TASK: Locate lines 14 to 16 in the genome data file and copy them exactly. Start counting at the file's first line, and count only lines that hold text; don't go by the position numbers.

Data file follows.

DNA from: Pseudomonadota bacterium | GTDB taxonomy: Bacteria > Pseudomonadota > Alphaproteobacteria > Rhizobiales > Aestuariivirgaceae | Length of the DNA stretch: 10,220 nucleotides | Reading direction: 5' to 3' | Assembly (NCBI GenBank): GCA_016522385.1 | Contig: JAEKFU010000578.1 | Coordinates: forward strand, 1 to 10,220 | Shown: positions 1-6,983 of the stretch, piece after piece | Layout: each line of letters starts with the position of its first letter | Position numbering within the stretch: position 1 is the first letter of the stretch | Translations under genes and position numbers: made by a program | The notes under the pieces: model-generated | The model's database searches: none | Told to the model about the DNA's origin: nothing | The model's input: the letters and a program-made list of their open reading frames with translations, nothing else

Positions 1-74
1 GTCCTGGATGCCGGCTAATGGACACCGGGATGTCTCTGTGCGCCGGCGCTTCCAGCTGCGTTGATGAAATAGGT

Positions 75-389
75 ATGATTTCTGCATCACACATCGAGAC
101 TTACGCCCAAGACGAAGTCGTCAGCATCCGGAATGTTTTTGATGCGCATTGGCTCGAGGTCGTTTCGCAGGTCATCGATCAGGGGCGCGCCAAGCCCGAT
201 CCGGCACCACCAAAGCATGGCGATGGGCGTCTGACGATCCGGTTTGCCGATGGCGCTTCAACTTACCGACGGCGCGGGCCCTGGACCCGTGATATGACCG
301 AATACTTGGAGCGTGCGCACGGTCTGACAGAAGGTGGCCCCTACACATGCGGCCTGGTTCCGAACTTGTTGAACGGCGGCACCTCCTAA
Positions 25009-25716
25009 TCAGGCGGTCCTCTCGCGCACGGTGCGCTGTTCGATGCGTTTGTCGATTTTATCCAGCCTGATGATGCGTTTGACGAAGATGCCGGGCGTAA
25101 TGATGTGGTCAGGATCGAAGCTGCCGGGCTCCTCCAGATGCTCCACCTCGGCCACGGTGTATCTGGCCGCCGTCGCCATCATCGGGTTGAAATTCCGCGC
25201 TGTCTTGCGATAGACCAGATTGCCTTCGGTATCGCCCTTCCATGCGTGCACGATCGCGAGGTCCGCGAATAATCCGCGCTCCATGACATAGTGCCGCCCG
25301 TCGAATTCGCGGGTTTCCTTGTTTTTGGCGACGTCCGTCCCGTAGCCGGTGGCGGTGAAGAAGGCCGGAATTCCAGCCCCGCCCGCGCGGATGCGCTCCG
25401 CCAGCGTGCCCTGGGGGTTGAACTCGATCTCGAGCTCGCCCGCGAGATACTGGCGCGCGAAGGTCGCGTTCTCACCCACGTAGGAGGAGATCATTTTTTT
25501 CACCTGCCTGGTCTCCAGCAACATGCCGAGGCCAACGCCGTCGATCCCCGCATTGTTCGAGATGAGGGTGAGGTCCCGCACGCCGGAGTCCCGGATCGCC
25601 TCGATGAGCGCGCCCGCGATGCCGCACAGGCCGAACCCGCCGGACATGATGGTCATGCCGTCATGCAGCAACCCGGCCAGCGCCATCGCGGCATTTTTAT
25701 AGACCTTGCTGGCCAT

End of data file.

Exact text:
25401 CCAGCGTGCCCTGGGGGTTGAACTCGATCTCGAGCTCGCCCGCGAGATACTGGCGCGCGAAGGTCGCGTTCTCACCCACGTAGGAGGAGATCATTTTTTT
25501 CACCTGCCTGGTCTCCAGCAACATGCCGAGGCCAACGCCGTCGATCCCCGCATTGTTCGAGATGAGGGTGAGGTCCCGCACGCCGGAGTCCCGGATCGCC
25601 TCGATGAGCGCGCCCGCGATGCCGCACAGGCCGAACCCGCCGGACATGATGGTCATGCCGTCATGCAGCAACCCGGCCAGCGCCATCGCGGCATTTTTAT